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Prosecutors Ask for Second Chance at Moussaoui Trial


Federal prosecutors in the case against confessed terrorist Zacarias Moussaoui want the judge to reconsider her ruling. On Tuesday, Judge Leonie Brinkema tossed out half the government's case. She said prosecutors would not be able to call six aviation security witnesses or present related evidence. The ruling came after prosecutors revealed that a government lawyer had inappropriately coached witnesses.

NPR's Laura Sullivan reports.


In the 23-page motion, prosecutors are blunt. They say the aviation security witnesses and evidence are the core of their case, and the loss of them will hamstring their efforts. They call Judge Brinkema's ruling overly broad, grossly punitive, and too severe. They call the government lawyer accused of coaching witnesses a lone miscreant.

But when it comes to convincing Judge Brinkema to overturn herself, it's not clear how well their arguments will go over.

Mr. ANDREW MCBRIDE (Former Federal Prosecutor): It's always very difficult to ask a judge to change a decision that the judge just made. In this case, made in very forceful terms.

SULLIVAN: Andrew McBride is a former federal prosecutor who has argued cases before Judge Brinkema. He says the prosecutors are even more challenged, because nothing has changed in the one day since Judge Brinkema handed down her ruling.

Mr. MCBRIDE: Asking a judge to reconsider his or her own ruling, based on the same facts, and come out differently, is a difficult thing.

SULLIVAN: Judge Brinkema ordered prosecutors to remove all mention of aviation security from the trial. It was a significant blow to the prosecutors who have already told the jury, in their opening statement, that they would be presenting a lot of evidence and witnesses about just that.

The prosecution's case is based on the idea that if Zacarias Moussaoui hadn't lied when he was arrested three weeks before September 11th, the FBI and the Federal Aviation Administration would have been able to prevent the attacks. Prosecutors said the FAA would have tightened security, banned small knives from airplanes, and put up better watch lists. Defense attorneys countered that Moussaoui didn't know anything about the plot.

Without the aviation security information, the prosecution would have to prove that the FBI alone could have foiled the conspiracy in the three weeks that Moussaoui was in custody before the attacks. McBride said the government situation is not good.

Mr. MCBRIDE: It's devastating. It's devastating to lawyers who have spent so many years putting this case together for the United States, so many years working with the victims' families. It's just a shame that in the one case, where the facts were going to be exposed to a well-selected jury, for that all to go down the drain based on the conduct of one woman, one lawyer--it's tragic in dimension.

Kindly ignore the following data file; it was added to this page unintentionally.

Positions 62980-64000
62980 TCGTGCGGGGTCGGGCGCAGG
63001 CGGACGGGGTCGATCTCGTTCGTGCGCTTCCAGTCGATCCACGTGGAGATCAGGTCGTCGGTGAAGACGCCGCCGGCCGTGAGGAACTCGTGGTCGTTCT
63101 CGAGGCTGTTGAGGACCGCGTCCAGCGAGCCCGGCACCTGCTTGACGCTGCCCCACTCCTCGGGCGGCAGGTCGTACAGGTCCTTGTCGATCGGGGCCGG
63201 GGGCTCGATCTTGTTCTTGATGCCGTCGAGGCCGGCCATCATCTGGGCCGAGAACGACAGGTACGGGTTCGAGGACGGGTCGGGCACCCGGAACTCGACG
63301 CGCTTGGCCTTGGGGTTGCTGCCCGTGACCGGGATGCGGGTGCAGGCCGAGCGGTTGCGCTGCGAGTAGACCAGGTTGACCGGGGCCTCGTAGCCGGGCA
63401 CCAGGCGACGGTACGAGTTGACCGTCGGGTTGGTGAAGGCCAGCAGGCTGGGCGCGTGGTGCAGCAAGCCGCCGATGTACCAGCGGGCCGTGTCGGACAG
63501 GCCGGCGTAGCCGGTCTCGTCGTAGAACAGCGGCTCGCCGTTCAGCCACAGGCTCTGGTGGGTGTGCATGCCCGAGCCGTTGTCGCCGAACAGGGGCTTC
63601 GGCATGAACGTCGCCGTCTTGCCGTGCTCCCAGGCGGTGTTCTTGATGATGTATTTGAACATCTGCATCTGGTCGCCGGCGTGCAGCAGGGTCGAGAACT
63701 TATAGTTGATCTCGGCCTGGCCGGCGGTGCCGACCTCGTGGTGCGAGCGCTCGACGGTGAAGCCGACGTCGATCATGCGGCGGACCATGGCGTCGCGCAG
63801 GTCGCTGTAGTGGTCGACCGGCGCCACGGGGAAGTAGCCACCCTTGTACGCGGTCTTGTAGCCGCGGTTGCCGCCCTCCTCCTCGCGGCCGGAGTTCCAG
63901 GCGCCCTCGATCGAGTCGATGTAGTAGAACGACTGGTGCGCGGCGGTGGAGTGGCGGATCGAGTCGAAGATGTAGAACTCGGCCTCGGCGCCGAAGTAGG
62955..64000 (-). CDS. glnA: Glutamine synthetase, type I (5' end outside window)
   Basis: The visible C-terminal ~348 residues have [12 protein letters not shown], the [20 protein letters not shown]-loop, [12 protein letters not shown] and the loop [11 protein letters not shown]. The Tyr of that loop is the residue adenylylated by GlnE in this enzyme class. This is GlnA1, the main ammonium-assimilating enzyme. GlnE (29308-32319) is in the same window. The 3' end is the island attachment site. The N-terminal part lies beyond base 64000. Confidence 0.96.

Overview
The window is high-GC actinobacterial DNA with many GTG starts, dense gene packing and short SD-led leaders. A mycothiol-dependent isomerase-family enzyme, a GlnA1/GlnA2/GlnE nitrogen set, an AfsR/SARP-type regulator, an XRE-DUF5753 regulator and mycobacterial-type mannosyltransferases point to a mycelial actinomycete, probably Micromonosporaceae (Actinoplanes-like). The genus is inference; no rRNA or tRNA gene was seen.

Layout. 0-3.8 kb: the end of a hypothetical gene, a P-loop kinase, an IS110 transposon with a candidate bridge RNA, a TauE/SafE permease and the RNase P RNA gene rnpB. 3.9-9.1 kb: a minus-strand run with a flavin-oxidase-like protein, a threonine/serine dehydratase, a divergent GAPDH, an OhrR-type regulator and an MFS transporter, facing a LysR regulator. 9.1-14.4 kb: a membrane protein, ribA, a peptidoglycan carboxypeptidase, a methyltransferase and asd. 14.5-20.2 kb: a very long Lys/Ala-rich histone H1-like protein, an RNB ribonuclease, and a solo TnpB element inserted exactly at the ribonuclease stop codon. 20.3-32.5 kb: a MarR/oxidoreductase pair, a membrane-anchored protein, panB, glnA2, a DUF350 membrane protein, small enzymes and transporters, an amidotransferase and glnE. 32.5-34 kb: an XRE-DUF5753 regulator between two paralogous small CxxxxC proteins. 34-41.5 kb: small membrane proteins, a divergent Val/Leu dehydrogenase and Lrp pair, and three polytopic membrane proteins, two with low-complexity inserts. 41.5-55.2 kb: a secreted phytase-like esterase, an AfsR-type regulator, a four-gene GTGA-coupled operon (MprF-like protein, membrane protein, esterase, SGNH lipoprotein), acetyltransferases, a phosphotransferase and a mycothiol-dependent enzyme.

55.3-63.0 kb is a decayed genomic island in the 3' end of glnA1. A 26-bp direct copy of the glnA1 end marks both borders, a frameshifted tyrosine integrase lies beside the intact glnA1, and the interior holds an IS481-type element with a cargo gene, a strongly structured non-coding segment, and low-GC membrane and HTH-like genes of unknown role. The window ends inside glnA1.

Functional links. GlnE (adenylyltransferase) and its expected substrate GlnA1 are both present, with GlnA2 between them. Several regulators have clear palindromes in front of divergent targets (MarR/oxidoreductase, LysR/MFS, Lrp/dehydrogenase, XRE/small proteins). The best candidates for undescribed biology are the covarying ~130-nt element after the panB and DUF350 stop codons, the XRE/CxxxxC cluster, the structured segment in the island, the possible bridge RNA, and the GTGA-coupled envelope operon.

SULLIVAN: The lawyer is TSA attorney Carla Martin. Martin had been acting as a liaison between the prosecutors and the witnesses. And, apparently, also acting as a witness coach. The aviation security witnesses testified that Martin had emailed them court transcripts and commentary in violation of the judge's orders. She also appears to have told prosecutors that the witnesses all refused to speak to defense attorneys, which wasn't true.

In their motion, prosecutors asked Judge Brinkema to reinstate the witnesses, and let the defense broadly cross-examine them. Or they suggested letting the government replace the witnesses with other employees Carla Martin didn't speak with. At a minimum, they argued, they should be allowed to introduce evidence of FAA security directives.

If Brinkema doesn't change her mind, prosecutors could take their plea to the Fourth Circuit Court of Appeals. But University of Maryland law professor, Michael Greenberger, who worked in the Clinton Justice Department, says that might not work much better.

Professor MICHAEL GREENBERGER (Law, University of Maryland): Given the dramatic nature of the bungling, I, for one, would be very surprised that on that record, the Fourth Circuit would pull the fat out of the fire for the Justice Department. I don't think it's out of the question that the government just may see the handwriting on the wall, here.

SULLIVAN: But if prosecutors do succeed in resurrecting their case, and can convince the jury to sentence Moussaoui to death, Greenberger and many other legal experts say it's the defense that will be appealing next.

Laura Sullivan, NPR News, Washington. Transcript provided by NPR, Copyright NPR.

United States & World Morning Edition
Laura Sullivan is an NPR News investigative correspondent whose work has cast a light on some of the country's most significant issues.